A major internet outage in Iran aimed at suppressing anti-government protests has extended into a sixth day, with access levels rising slightly as authorities said they reconnected several regions to the web.
In a series of Thursday tweets, London-based internet monitoring group NetBlocks said Iran’s almost-total internet shutdown began to ease after 113 hours, with the national connectivity rate rising from 5% to 10%, and later to 15% by early Friday local time. Connectivity had plummeted to about 5% late Saturday and mostly remained at that level until Thursday afternoon.
Iranian state news agencies reported that authorities were gradually restoring internet access in several regions, including the southern province of Hormozgan, which is home to the major port of Bandar Abbas.
Speaking to reporters in Tehran, Abolhassan Firouzabadi, secretary of Iran’s Supreme Cyberspace Council, said the state body would make a decision about whether to end the internet shutdown, which has further damaged an economy already weakened by U.S. sanctions. He expressed hope the outage would end “within the next two days.”
Iranian authorities imposed the shutdown to stop opposition activists from communicating and posting online images of nationwide protests that erupted last Friday in response to the government’s abrupt 50% increase in the subsidized price of gasoline.
U.S. President Donald Trump tweeted that Iran has become “so unstable” that its government shut down internet access to try to stop people from talking about “tremendous violence” in the country.
….They want ZERO transparency, thinking the world will not find out the death and tragedy that the Iranian Regime is causing!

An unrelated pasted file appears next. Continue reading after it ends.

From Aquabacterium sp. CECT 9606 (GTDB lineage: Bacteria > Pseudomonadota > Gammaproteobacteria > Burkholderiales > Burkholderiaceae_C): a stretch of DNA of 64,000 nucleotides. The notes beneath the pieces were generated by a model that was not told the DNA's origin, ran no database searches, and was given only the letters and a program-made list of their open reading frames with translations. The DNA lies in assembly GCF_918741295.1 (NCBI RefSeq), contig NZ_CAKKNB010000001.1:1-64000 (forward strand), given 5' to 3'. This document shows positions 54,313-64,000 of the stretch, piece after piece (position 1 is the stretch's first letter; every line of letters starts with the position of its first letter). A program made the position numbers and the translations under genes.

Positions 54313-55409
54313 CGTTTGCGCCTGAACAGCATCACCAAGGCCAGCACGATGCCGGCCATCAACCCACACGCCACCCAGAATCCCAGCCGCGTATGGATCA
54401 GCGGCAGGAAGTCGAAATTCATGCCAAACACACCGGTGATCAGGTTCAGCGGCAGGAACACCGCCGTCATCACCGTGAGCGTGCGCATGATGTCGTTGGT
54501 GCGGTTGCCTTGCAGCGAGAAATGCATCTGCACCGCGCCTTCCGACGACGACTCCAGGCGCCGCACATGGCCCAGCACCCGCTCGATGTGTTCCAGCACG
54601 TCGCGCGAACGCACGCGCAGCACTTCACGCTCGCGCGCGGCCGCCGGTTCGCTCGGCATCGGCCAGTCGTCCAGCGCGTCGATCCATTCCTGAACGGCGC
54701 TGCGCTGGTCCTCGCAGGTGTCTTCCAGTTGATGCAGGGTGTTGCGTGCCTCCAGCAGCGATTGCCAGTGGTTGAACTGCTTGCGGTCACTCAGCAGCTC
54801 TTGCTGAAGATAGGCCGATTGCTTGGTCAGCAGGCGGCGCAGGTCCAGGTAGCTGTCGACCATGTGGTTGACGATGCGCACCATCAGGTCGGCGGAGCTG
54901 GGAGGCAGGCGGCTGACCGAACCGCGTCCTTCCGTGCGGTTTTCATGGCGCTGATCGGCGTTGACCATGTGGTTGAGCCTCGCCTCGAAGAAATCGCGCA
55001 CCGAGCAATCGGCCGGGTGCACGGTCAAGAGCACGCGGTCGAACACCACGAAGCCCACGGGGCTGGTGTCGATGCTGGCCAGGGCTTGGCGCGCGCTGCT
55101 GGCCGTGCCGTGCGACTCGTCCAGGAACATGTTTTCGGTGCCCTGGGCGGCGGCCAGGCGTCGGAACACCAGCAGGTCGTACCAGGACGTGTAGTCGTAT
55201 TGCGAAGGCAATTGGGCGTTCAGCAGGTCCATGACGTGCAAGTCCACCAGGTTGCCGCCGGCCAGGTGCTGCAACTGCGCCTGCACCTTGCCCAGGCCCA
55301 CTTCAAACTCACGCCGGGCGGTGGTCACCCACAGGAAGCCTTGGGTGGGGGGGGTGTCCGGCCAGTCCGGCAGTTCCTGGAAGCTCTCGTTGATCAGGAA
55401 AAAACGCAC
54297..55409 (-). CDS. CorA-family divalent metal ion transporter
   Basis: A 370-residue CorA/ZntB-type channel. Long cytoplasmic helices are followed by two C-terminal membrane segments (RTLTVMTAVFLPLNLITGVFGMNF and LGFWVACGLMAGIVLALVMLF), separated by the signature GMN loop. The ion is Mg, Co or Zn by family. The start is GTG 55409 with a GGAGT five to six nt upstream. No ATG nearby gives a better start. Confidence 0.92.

— Donald J. Trump (@realDonaldTrump) November 21, 2019
The protests had spread to more than 50 urban centers in Iran by Saturday, according to images received from Iran and verified by VOA Persian.
Many Iranians see the gas price increase as putting a further burden on their wallets at a time of worsening economic conditions. Iran’s currency has slumped versus the dollar, while inflation and unemployment have soared in the past year, as the U.S. has tightened economic sanctions aimed at pressuring Tehran to stop perceived malign behaviors. Government corruption and mismanagement also have contributed to the malaise.
Iranian Supreme Leader Ayatollah Ali Khamenei has blamed the protests on his foreign “enemies” as well as members of Iran’s exiled opposition movements. In a Sunday statement, he accused the “sinister and malicious” family of Iran’s deposed Pahlavi monarchy and the “evil and criminal hypocrites,” a reference to the People’s Mujahedeen of Iran (MEK), of using social networks to encourage violent acts by “thugs” and “hooligans.”
In a Thursday interview with VOA Persian, Iran’s exiled crown prince Reza Pahlavi responded to the criticism by saying the nation’s Islamist rulers, who ousted his father, Reza Shah, from power 40 years ago, always blame others for the country’s problems.
“Iranians have been protesting around the country and losing their lives as they resist the government. Khamenei should be more concerned about his own people, whose wishes have been ignored for 40 years, than about what I say or do,” Pahlavi said.
Meeting with U.S. lawmakers
Pahlavi was speaking on a visit to the Russell Senate Office Building in Washington, where he said he was meeting U.S. lawmakers to discuss the recent unrest in Iran.